Natalie M. Fischer is a Literary Agent and Assistant at the Dijkstra Agency. She is in charge of managing permission requests and foreign tax, among other things. An honors graduate of the University of San Diego, California, Natalie holds a BA in Literature/Writing. She started as an intern at the Agency in 2007, after which time she left to write author profiles and book reviews for the San Diego Union Tribune. Finding that journalism was not for her, she returned to work full-time at the Dijkstra Agency in April 2009.
Her clients include: Amy Alexander, Harry Bernstein, Julie Eshbaugh, Stephanie Faris, Rachel Mercaldo, Roseanne Thong, J.A. Souders, Elizabeth Spurr, Elle Strauss, among others.
As always, for more information about Natalie Fischer and other agents, I recommend checking out my friend Casey McCormick's wonderful blog, Literary Rambles.
And now Natalie Fischer faces the 7 Questions:
Question Seven: What are your top three favorite books?
No way could I have an answer to this! Top three elements: romance, fantastical, wit/snark in heroine
Question Six: What are your top three favorite movies and television shows?
Again, impossible; depends on the day! Go-to for pure enjoyment: Futurama and South Park. Series I follow religiously: Supernatural. Will watch if on: House, Eureka, CSI, Bones, House Hunters, history channel ancient stuff, Glee, design shows, Holmes on Homes, Hoarders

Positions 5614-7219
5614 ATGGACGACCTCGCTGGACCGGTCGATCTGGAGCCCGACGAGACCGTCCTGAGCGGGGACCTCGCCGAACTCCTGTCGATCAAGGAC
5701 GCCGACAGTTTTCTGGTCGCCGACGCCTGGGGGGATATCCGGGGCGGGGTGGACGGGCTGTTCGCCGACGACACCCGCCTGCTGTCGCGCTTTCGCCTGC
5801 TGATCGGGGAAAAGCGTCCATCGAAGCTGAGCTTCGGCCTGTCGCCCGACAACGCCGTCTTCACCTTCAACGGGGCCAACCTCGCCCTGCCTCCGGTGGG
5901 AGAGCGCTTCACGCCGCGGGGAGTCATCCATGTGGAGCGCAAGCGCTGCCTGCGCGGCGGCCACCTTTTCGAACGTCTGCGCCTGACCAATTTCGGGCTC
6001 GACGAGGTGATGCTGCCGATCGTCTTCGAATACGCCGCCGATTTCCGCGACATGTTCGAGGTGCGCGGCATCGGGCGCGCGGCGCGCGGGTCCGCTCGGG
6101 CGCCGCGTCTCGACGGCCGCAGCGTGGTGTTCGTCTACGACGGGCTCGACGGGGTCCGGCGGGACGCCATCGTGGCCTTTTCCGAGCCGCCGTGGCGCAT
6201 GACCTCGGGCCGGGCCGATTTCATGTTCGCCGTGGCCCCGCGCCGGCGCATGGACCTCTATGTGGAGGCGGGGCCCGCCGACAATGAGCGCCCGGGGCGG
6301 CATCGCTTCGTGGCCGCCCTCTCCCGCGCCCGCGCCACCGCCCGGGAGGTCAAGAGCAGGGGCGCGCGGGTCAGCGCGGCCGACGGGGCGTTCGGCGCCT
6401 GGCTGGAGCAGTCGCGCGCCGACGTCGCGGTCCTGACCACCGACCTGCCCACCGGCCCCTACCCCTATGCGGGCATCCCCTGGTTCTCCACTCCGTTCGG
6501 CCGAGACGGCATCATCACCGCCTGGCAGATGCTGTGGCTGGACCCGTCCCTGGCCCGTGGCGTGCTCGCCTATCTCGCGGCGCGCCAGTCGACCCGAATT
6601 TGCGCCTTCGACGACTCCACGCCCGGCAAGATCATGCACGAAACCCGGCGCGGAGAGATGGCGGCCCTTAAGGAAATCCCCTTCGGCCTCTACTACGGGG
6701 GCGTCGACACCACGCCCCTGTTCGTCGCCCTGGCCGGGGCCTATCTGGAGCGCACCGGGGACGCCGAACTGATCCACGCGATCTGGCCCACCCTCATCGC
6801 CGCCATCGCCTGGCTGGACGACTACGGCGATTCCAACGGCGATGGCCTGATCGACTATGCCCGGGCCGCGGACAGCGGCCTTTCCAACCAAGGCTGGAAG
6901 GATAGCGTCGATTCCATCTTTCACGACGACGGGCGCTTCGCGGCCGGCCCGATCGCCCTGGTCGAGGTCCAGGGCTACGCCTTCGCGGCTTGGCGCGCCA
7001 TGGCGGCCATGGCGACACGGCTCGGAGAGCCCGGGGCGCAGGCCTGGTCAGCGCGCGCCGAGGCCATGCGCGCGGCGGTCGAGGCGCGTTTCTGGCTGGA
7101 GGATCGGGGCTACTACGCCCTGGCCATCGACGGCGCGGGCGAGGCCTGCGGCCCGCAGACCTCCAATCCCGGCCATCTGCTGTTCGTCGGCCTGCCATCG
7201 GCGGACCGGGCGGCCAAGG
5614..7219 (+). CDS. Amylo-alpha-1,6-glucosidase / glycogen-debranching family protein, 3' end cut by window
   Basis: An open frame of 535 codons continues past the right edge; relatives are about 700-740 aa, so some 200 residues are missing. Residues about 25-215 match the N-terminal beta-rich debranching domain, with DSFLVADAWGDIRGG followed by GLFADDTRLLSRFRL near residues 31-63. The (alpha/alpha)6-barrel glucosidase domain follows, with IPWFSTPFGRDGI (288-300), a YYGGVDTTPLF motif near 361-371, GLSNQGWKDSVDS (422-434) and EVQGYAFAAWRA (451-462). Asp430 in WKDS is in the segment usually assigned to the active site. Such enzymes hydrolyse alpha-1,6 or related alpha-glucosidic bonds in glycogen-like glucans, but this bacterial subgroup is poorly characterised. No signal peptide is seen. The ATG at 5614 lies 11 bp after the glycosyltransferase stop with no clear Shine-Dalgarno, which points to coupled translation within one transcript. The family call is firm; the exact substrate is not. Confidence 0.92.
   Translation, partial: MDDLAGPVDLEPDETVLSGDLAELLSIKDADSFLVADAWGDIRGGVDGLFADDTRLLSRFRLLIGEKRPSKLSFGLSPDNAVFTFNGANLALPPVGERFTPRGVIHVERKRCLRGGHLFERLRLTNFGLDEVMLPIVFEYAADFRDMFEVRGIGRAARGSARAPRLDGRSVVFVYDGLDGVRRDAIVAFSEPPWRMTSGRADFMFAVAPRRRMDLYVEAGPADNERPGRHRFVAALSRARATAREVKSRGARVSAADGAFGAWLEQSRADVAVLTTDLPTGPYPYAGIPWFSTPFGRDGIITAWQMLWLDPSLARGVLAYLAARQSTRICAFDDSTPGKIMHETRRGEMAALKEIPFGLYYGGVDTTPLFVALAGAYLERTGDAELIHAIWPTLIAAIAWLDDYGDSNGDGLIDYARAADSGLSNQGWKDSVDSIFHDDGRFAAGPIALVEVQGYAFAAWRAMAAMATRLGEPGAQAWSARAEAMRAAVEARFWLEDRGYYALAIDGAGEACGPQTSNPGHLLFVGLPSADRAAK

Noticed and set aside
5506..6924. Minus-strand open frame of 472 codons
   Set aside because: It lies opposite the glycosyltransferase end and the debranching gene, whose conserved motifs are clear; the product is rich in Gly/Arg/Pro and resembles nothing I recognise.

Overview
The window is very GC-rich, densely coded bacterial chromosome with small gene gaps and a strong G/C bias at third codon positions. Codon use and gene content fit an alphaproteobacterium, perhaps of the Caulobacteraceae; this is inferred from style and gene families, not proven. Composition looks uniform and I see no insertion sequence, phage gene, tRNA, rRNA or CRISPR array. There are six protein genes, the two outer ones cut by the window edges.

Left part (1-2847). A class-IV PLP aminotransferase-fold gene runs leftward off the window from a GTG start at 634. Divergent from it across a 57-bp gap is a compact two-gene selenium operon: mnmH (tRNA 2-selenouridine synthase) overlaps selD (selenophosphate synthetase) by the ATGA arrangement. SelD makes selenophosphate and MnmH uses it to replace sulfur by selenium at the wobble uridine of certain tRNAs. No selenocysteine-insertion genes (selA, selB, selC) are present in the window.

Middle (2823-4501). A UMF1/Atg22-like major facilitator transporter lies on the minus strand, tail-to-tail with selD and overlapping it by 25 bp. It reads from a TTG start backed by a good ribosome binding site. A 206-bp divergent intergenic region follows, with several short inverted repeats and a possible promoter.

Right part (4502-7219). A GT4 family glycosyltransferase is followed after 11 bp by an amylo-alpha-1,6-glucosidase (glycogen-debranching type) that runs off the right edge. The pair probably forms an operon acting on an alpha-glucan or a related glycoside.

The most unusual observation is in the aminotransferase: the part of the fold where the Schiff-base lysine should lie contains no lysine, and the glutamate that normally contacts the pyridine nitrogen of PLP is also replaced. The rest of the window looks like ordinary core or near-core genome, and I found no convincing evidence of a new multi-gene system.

Favorite movie type: Romantic comedy (preferably with Hugh Grant)
Question Five: What are the qualities of your ideal client?
Patient, approachable, collaborative, has a sense of humor, strong backbone, drive to succeed, perseverant, has many fantastic ideas
Question Four: What sort of project(s) would you most like to receive a query for?
Historical romance (adult)
Question Three: What is your favorite thing about being an agent? What is your least favorite thing?
Helping to develop a project and seeing it find the perfect editor who is just as crazy about it as I am. And negotiating.
Helping to develop a project and NOT finding the perfect editor.
Question Two: What one bit of wisdom would you impart to an aspiring writer? (feel free to include as many other bits of wisdom as you like)
Don't worry about the paths of others; focus on yours, and where it's leading you. You'll get there a lot faster if you stop detouring to gawk at World's Richest Author and fitting in that side-trip to Aunt Milly's because she'll just be SO upset if you don't. It's your journey. Be proud of that.
Question One: If you could have lunch with any writer, living or dead, who would it be? Why?
First instinct is Theodore Geisel (Dr. Seuss) because he's been my inspiration for so long. But beyond confirming the amazing story that's fueled hope in me, I don't quite know what I'd ask or say. So, for the sake of conversation, I'll go with Sigmund Freud.